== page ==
As I undertook my planning for 2019 I wondered if other people use the same sorts of tools I have been using to manage my business and nonprofits.
I got to thinking that perhaps it would be useful for some of our clients, partners or readers if I were to share some of the tools I have developed and processes that I use to plan every year.
Planning for me is broken down into multiple categories and for the purpose of today’s post I’m going to break it down into three;
The Critical Path Plan
What I have referred to as the “Critical Path Plan” is a board full of tasks that are due throughout the year and are critical for remaining compliant in areas such as finance, tax reporting, superannuation, risk management (including occupational health & safety).
I also include a reminder for me to check in on other aspects of the business from a management viewpoint such as staff and volunteer satisfaction, celebrations and building maintenance.
I personally use monday.com a project tracking tool linked to my calendar as an additional reminder. I have added a copy of this document in Excel format as I understand not everyone can afford a project tracking tool (though I highly recommend it).
This is one of the most helpful tools for me where I keep track in one place all items that don’t fall under the direct activities category of the organisation. When you download, you can delete any item not applicable to your business and add any other items you require. This resource does not constitute advice and you need to determine all the legal requirements and internal processes you have to follow.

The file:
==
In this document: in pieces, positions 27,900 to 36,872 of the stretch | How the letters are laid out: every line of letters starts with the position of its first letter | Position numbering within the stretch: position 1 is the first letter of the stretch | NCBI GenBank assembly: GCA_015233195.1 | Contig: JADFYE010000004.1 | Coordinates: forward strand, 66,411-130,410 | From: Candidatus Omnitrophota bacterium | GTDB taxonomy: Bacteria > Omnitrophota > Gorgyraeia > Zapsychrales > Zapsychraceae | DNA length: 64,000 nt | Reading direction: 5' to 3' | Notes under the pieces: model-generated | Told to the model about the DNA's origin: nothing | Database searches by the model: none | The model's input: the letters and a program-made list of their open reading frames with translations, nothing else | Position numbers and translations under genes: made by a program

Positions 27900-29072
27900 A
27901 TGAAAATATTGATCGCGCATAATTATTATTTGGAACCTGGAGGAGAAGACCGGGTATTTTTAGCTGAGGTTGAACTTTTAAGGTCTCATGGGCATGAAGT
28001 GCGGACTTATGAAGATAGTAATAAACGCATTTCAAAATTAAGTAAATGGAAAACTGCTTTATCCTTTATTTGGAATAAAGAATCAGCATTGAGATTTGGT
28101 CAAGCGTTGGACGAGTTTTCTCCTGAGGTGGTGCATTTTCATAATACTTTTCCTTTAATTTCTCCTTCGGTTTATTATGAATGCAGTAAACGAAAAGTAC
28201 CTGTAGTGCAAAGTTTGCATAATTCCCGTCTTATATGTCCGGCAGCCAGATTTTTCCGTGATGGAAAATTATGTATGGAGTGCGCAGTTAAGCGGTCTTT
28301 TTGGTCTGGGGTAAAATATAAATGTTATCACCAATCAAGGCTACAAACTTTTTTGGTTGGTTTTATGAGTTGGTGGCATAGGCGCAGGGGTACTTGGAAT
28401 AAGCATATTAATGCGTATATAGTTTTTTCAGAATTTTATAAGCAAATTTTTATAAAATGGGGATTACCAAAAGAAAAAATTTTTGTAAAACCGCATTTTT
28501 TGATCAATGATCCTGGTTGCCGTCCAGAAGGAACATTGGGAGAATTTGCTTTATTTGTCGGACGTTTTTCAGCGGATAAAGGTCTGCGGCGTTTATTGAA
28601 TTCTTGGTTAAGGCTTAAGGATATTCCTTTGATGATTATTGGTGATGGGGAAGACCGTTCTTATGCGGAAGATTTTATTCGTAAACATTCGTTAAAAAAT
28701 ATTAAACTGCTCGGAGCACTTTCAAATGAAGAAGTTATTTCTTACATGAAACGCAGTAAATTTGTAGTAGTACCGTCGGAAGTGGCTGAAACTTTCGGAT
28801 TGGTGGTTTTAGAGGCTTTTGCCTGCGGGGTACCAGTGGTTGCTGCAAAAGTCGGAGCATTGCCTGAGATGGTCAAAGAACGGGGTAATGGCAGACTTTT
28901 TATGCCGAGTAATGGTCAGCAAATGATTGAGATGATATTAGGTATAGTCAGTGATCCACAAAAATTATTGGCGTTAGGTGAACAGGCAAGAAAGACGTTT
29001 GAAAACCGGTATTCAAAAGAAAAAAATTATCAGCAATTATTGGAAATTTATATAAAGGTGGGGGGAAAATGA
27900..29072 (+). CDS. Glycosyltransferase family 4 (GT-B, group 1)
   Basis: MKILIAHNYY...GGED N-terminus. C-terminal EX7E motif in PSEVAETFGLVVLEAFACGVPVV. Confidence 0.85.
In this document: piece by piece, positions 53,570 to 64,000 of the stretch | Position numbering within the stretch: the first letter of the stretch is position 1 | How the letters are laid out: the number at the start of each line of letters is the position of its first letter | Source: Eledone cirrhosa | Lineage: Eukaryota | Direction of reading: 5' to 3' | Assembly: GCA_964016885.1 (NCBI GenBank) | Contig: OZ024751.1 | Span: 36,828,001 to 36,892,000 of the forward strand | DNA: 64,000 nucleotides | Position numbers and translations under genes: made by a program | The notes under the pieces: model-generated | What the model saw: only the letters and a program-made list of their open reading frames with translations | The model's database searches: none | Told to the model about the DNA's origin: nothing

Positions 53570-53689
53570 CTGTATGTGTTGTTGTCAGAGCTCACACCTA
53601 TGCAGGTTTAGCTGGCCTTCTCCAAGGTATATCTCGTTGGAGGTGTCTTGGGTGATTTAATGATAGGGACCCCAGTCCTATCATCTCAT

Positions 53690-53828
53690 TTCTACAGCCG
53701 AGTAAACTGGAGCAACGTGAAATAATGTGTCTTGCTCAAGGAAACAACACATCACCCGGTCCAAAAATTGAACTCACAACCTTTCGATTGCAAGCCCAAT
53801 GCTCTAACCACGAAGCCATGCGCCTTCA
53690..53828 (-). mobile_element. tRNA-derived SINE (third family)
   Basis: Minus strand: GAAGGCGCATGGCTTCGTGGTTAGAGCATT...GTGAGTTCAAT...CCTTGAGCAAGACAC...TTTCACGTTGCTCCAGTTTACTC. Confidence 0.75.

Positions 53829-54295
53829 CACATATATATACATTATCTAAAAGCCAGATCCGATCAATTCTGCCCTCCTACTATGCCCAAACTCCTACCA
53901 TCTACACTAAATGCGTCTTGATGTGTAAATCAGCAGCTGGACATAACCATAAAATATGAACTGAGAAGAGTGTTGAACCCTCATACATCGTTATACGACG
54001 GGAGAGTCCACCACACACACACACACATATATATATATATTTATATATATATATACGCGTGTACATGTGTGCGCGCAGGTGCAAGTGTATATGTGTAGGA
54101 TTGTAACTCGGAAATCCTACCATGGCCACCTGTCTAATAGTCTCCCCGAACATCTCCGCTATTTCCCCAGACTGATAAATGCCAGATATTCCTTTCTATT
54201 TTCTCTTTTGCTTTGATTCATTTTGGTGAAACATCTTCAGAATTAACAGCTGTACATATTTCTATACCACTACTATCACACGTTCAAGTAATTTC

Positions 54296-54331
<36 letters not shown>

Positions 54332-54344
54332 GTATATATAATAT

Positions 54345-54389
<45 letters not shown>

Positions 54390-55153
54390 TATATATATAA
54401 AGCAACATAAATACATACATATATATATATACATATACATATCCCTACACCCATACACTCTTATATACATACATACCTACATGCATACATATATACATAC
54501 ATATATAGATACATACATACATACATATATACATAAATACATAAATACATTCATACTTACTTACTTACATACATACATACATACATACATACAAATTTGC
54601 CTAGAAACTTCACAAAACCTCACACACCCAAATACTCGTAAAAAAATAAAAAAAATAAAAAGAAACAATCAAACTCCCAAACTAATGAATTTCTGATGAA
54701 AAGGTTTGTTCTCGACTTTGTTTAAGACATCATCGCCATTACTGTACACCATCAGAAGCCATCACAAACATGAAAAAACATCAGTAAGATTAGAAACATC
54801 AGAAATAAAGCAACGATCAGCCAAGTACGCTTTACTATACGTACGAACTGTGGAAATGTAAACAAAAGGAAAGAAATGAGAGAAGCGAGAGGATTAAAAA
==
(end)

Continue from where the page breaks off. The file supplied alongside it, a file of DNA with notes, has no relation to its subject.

The Operational Plan
The operational plan is something I prepare with my staff and my volunteers and provide to the Committee of Management or Board. The operational plan for me is best prepared in direct alignment with the strategic plan meaning each activity we undertake directly contributes to one of our strategic goals.
I also include in this planning session a calendar that covers the entire year highlighting key dates such as public holidays and school term dates and any time that we might be closed during the period. I then work with staff to look at the key events/programs/activities and we ensure we appropriately space out the year and gives us an instant visual to comprehend just how much a staff member and the business has on their plate, to determine if it is achievable or if we need to rethink the way we have planned the year. It also gives us a good visual of how each month looks for the organisation as a whole.
The Content Calendar
The content calendar I have shared is very simple. I find planning content is much easier when I assign a theme for the month, determine how often I post and select the media (email, blog, socials etc) and assign responsibilities to staff.
It doesn’t mean that you will have to come up with 12 themes it just means you follow a theme for a designated period and you plan the kind of information you will share amongst your network. You might have multiple calendars for your various stakeholder groups.
When social media, emailing and other communications are shared by multiple people it can help to have the content calendar printed out (the old school way) and posted up in the office. This tool is best used when you have more than one person contributing to its development. Getting your ideas out in advance, as a team, will ultimately help the person writing, creating or sharing to not get overwhelmed and take less of an ad-hoc approach.Pl
Want to learn more?
If you would like to learn more in-depth about planning or strategizing for the year ahead in areas such as social media, websites, marketing and relating this to the overall business objectives you might like to join our next Strategizer just CLICK HERE to find out more.
In conclusion, I hope that some of the tools I have shared today might help contribute to a prosperous and well planned year for you and your business.
Bel Temby – Director of Digital Services Lab Pty Ltd.